Monday, 29 September 2014

Bath Textile Summer School - 17-22 August 2015

The fabulous Bath Textile Summer School is over - long live the Bath Textile Summer School! This wonderful event organized by Lynne Roche has brought needlework heaven that bit closer to us mortals. It is so good to see a class of friends - and that lovely casket.The reports back have been unanimous - this is THE event to attend. And if you couldn't make it this year - there is always next! Click here to find your booking form - and do it quickly!

Friday, 26 September 2014

Micheál and Elizabeth Feller give the Ashmolean one of the world’s finest collections of historic English embroideries.

The Ashmolean has acquired one of the world’s finest collections of historic English embroideries which has been given to the Museum by collectors Micheál and Elizabeth Feller. The gift comprises 61 pieces which span the whole of the seventeenth century; and these are currently on display in the summer exhibition, The Eye of the Needle which runs until 12 October. The Feller embroideries have long been considered one of the world’s most important groups of historic textiles and the gift is estimated to be worth in excess of £500,000. It has come to the Museum in honour of Professor Christopher Brown CBE who will retire as Director of the Ashmolean on 30 September. Professor Brown says: I am profoundly grateful to Micheál and Elizabeth Feller for this gift. The collection has been built, over many years, through Micheál and Elizabeth’s passion and dedication; and the gift to the Museum, where the embroideries can be enjoyed by thousands of visitors, is an act of enormous generosity. The pieces which have been given to the Museum are seventeenth-century embroideries which include dramatic pictorial panels, samplers, domestic items and costume pieces. These embroideries were made during one of the most turbulent centuries in English history, when religious and political conflict split families and the country. Beyond the opportunity for demonstrating technical ability, the embroideries illustrate the themes and concerns which occupied the minds of the young women making them. They often depict biblical stories at a time when religious issues, including the use of images, aroused great controversy. Similarly, during a period of increasing urbanization the pictorial pieces show idyllic country scenes with imaginary creatures and flowers. The Fellers are well known to residents of Oxford as the proprietors of the renowned butcher’s shop in the City’s Covered Market. They started collecting embroideries when they were first married and have continued to buy pieces for over forty years. The interest in textiles and sewing originated with Elizabeth whose mother was a seamstress and who is, herself, an accomplished embroiderer. The pieces which the Fellers have collected reflect their interest in the skills and varied techniques of embroidery, and in the individual stories and wider history that the embroideries illustrate. Elizabeth Feller, says: Thanks to my mother’s influence, sewing and embroidery has been a meaningful activity throughout my life. Our collection of embroideries worked by other people began with small household items such as needlepoint cushions and went on to include samplers, panels and a huge variety of other objects, all steeped in English history and the stories of the individuals who made them – and that is what we love. Micheál and I are delighted that the seventeenth-century embroideries will now find a home at the Ashmolean where they will be cared for and enjoyed by people for many years to come.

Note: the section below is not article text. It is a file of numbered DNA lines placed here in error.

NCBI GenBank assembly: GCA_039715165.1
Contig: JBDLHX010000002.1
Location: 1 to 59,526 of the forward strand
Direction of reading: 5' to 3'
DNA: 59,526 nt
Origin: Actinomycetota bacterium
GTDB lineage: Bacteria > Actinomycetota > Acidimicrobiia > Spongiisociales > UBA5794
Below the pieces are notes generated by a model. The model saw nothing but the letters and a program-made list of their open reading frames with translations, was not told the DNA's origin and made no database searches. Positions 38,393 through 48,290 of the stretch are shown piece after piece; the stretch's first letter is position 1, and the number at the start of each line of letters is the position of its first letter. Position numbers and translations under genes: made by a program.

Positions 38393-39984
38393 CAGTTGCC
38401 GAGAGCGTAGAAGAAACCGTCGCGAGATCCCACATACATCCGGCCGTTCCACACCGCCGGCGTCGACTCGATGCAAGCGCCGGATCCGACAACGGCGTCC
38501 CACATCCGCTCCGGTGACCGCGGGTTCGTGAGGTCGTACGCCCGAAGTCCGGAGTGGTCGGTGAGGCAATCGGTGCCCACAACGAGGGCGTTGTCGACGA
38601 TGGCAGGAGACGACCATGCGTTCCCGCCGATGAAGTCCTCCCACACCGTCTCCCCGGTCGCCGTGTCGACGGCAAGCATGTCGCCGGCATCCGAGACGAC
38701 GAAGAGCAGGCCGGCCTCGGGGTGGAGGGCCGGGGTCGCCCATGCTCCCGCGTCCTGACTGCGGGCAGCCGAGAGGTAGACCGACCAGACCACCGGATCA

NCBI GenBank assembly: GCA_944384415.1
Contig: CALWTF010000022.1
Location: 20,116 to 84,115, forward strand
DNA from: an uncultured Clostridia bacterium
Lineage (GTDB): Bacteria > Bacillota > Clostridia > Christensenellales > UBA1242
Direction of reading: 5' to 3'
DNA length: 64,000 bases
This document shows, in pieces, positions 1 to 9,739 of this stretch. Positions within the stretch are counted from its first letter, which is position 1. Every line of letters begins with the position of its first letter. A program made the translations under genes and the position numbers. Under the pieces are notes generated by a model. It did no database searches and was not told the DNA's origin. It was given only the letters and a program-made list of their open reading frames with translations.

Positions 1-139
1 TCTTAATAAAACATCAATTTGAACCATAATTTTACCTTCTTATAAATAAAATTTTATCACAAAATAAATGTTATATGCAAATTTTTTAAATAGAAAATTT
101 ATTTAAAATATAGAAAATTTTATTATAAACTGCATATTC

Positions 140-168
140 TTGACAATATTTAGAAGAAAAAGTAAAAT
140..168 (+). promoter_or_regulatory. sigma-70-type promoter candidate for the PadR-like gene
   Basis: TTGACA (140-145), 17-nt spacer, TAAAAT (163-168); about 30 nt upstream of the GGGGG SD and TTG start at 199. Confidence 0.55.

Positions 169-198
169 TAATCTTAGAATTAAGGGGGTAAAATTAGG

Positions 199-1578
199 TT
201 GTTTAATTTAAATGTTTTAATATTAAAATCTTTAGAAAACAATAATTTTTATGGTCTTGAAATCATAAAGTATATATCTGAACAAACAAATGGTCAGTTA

Monday, 22 September 2014

Bye Bye to The Goodhart Samplers - Now Out Of Print

We now have no copies of The Goodhart Samplers left. 

Wednesday, 17 September 2014

The Killerton Quilt Raffle - Help Killerton's Historic Textile Collection

Since September 2012, the National Trust's Killerton's talented Assistant Costume Curator Charlotte has been leading a team of seven hugely creative ladies from their volunteer sewing group to handcraft the Killerton Quilt. It is to be proudly entered into Europe's biggest and most prestigious quilt show - The NEC Festival of Quilts on 7 August. Thousands of painstaking hours have already been invested in creating this unique double bed quilt inspired by a year in the Killerton cider orchards.